What’s the point of disclosure if it never gets seen?

smartphone

Jo Cumbo has been writing some interesting pieces ( https://www.ft.com/content/787ad06e-7e7b-11e6-bc52-0c7211ef3198)  on how what we need to know about our retirement savings can be delivered to us as we want it. We get our shopping or our meals to our door if we pay Ocado or Deliveroo and – considering how much we pay for our pension plans, it’s not too much to expect the terms and conditions of our pension plans to be ready to read on our iphones.

Scottish Widows and Aviva, who are leading the charge into digital comms, are both quoted in Jo’s article. It would seem that the problem is not just with their lack of digital savvy but in the Regulator’s depleted digital toolbox.

By coincidence (or possibly as a result of mystery shopping from Jo Cumbo?) we received this webchat message on www.pensionplaypen.com yesterday (sic)

We have paid for a scrutiny report that listed pension schemes suitable for our company. I just spoke with Aviva which are interested in eventually signing up with them however we would like to read their terms and conditions before hand. They advised us that you will be available to send us the terms an conditions.

 

An employer, doing do diligence on behalf of staff, should not need to visit a website, make a phone call and then get a letter to read what is a piece of static text. Something is very wrong when what the customer wants is turned into a game of pass the parcel.

Why insurance companies cannot disclose the key features of their products directly to people’s PCs – or better – their smartphones… why we still live in a world where insurers and intermediaries play pass the parcel… why we want to put off organisations trying to help staff to save – is a mystery.

There does not need to be a rulebook about this. There needs to be one rule. The rule is that if it is in the customer’s interest to have a request for information granted, it should be – in the most convenient way for the customer.

If there is any legal dispute about the matter, this rule should be applied. Disclosure should be accurate, speedy and helpful and that’s it.


Lawyers -get ready!

I would like the compliance departments of the workplace pension providers to take some time out and invite in some employers choosing workplace pensions and some “eligible jobholders”, some “entitled workers” and some “uneligible jobholders” and ask them what they wanted to know and how they wanted to see it.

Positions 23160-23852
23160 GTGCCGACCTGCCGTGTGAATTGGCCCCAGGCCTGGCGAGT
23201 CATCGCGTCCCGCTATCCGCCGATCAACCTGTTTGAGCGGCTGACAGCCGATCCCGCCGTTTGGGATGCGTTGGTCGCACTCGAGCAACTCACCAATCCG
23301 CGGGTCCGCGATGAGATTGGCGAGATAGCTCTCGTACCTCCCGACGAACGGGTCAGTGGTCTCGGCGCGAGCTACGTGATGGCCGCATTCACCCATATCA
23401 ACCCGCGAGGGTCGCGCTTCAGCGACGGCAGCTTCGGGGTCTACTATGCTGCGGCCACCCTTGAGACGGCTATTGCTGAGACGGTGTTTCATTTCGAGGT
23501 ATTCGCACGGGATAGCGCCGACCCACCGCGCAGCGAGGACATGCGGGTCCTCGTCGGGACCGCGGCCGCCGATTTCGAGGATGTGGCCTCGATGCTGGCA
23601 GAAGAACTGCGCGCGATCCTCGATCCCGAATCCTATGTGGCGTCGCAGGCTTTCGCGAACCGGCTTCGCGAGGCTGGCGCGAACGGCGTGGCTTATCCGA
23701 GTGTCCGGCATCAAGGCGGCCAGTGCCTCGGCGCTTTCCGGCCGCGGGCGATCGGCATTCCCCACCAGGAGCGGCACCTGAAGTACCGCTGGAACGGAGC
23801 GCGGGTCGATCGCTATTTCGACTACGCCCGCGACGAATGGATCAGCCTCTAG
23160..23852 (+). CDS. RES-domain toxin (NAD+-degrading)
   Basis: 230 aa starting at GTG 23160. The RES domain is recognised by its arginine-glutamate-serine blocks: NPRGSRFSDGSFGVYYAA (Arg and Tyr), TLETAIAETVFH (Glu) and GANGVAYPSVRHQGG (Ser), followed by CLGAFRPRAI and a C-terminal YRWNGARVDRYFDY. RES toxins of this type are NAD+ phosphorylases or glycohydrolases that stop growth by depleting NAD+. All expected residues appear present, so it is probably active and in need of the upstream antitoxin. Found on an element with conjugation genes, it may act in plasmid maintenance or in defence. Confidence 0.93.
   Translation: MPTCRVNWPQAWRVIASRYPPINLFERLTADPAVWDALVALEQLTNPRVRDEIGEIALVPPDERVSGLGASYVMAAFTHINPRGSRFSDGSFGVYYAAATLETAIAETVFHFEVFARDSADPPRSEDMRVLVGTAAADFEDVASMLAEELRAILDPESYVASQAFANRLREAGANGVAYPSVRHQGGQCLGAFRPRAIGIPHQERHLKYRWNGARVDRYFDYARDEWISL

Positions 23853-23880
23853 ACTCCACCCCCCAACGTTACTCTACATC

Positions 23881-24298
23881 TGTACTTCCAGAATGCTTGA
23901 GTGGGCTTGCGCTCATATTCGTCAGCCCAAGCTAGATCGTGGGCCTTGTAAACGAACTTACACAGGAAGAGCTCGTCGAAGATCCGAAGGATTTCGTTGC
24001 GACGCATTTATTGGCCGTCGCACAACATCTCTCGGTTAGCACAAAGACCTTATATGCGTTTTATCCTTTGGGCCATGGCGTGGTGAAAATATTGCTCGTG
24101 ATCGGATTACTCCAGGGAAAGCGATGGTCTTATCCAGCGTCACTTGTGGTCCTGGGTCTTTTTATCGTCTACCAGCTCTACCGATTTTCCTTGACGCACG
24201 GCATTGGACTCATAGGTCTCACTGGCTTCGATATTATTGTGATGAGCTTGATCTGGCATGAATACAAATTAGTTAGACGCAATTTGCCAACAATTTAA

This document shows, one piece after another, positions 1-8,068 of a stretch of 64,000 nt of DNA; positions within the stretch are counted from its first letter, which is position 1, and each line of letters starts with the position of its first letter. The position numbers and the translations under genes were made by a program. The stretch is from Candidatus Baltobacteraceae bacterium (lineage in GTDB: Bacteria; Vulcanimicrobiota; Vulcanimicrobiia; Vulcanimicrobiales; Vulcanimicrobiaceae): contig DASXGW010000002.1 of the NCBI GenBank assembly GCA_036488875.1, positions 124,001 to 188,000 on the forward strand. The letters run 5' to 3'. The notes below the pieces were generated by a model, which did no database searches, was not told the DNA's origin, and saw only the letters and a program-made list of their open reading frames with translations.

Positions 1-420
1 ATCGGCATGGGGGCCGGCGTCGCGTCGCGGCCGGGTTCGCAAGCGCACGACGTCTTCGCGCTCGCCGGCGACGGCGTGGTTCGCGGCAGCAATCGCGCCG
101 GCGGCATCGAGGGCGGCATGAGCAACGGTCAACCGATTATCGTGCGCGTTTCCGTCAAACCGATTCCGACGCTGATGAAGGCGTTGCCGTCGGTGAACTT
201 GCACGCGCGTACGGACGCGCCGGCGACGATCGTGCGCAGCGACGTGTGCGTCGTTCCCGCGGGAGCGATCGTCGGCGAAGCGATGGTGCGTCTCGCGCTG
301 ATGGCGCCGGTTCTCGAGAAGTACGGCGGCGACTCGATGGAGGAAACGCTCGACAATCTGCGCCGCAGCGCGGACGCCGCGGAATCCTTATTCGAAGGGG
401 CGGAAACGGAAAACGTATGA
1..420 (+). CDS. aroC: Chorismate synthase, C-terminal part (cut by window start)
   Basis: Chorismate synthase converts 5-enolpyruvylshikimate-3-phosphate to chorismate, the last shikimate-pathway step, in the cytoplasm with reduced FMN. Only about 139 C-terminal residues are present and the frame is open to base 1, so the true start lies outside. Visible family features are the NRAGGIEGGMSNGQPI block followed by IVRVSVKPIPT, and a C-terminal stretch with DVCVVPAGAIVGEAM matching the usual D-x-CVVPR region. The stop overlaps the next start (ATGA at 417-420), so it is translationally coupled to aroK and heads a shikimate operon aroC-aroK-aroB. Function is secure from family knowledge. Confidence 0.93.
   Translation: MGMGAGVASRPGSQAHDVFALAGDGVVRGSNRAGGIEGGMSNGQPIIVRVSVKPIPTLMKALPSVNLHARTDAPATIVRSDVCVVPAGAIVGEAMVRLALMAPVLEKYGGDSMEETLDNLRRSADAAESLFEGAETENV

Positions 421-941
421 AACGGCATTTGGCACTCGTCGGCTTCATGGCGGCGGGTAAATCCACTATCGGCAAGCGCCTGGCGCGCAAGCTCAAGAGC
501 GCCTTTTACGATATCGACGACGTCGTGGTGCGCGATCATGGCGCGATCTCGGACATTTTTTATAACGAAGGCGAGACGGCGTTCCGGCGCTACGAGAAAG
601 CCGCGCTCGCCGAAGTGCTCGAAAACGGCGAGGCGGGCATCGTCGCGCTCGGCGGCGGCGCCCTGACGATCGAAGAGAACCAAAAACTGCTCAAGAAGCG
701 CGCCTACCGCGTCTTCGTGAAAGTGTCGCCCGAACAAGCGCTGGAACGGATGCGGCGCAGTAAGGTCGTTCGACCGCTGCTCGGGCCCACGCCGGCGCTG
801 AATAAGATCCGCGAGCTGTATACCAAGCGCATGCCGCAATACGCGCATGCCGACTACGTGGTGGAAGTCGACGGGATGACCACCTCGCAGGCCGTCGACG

The FCA are about to make some statement on this, probably as a result of one of the many consultations on the go at the moment. If anyone from the FCA is reading this and would like some introductions, I would be happy to link them to those who make requests like the one above.

This is not a marketing issue, it is about customer care. It is about restoring confidence in the pensions we use and it’s important.

About henry tapper

Founder of the Pension PlayPen, Director of First Actuarial, partner of Stella, father of Olly . I am the Pension Plowman
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2 Responses to What’s the point of disclosure if it never gets seen?

  1. Phil Castle says:

    In my opinion all T&Cs, KFDs, KIIDs etc should be published and downloadable from a providers website based on a simple search using year of issue, document ref (often on the back of the paper document) and so on.
    What infuriates advisers is providers who can’t even find their own documents when being an Independent adviser, we have to deal with multiple providers different way of sourcing and holding info. Trying to get a copy of a historical policy T&C for a new client is almost impossible and it should not be in this digital age.
    It has taken several months sometimes to get copies of historical documents from the likes of Scottish Widows.

    Liked by 1 person

  2. Adam Saunders says:

    It’s interesting to look at the websites of the pension companies that are listed on The Pension Regulator’s site. Most of the websites essentially say ‘need to auto-enrol? It’s dead easy with us!’ And that is more or less the extent of the information available to make a choice on. Phil’s suggestion about downloadable information seems so obvious that it’s hard to see why that’s not done as a matter of course?

    Liked by 1 person

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